Loss of a Loyal Pal
My dog died yesterday, . . . sadly, a violent death. Ben was killed by the neighbour's bull terrier.
I found his frozen body in the snow down a steep bank off the road. He must have been pursued there by the other dog, who once before tried to kill him six month ago, from which I managed to rescue him. as his attacker, gripping him by the neck, was dragging him into the middle of a field. But not this time! I was not there to protect him.
Ben was not my choice of a dog. He was given to me by a friend who got him as a pup with the understanding he was part weiner dog and would not grow very big. Well it was all a lie. He kept growing to be too big and too active for an apartment. Ben became a Benji type dog of medium size.
Ben grew on me and was a constant companion. He spent a lot of time outside but came in often to remind me of his need for food or water. He was quiet in the house and often lay at my feet while I read of tinkered with the computer. If he wanted affection he would come and place his
head in my lap to which I always responded with some petting of his face and head until he was satisfied, either to lay down again or to go to the door to go outside. On cold nights he slept under my bed. One of the few rules I managed to enforce was that he could not sleep on top of the bed. A curt, "Under the bed. Ben", usual saw him crawl under. If I got up in the night , he got up and followed me and returned back to bed when I did. In the morning he would not go out until he was ready to go out. Often I made several offers by opening the door but he had to be ready or he would decline.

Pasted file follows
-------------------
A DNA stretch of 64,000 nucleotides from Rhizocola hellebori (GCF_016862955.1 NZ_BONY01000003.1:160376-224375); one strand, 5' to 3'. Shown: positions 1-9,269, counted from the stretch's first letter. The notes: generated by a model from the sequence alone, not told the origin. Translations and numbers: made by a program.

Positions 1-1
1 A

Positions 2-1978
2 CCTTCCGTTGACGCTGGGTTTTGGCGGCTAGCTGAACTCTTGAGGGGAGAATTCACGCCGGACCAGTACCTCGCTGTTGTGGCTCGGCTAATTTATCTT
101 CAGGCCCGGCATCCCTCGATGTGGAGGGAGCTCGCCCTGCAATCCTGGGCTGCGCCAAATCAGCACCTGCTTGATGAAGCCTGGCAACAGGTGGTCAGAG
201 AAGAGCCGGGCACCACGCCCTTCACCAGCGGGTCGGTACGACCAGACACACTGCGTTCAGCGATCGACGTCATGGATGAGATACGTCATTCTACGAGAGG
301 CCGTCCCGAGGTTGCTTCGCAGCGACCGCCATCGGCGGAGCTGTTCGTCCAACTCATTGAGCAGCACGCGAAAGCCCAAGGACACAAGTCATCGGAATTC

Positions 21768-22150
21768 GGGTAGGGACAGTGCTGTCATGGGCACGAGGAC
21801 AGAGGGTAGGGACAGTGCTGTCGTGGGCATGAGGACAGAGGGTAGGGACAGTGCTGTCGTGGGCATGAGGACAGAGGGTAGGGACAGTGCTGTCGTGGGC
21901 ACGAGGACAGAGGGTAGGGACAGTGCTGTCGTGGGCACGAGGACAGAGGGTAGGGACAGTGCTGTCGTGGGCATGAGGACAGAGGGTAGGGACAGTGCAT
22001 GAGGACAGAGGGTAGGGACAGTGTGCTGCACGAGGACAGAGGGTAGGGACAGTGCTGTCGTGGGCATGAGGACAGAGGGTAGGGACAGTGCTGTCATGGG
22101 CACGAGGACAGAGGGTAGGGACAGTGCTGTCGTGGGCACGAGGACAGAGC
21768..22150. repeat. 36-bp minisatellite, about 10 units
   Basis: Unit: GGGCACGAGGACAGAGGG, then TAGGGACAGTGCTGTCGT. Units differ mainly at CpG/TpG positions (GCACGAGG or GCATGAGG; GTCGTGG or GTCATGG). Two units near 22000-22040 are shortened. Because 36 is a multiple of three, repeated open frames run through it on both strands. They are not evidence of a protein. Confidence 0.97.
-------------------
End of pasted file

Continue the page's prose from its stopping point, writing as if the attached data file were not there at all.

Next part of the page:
They say dogs take on the characteristics of their owners. I think that was true of Ben. He was intensely loyal and friendly to only a few people. He did not welcome company but after a while would accept them. He was not particularly well behaved and didn't follow all the rules. He need to be free and his own self. Several times, I stared down the animal control officer, or the police, as a result of my dog running free. "I did not own 366 acres so my dog can live at the end of a chain," I would tell them. It occasionally got be a fine but usually just the admonition, "Dogs must be kept on a leash" . He lived free risking the hazhards while enjoying the world around him. Freedom is a risky way to live. ! I thought he should be free to be a dog and not an object for me to control. Ben was not a well kept dog. His fur was disheveled and often knotted. He resisted improvements and would growl in a threatening manner if you tried to make him over.Ben was happy to be alone but when his one dog friend, Blackie came by he was pleased to hang out. He was happy most of the time to just be with me and me with him.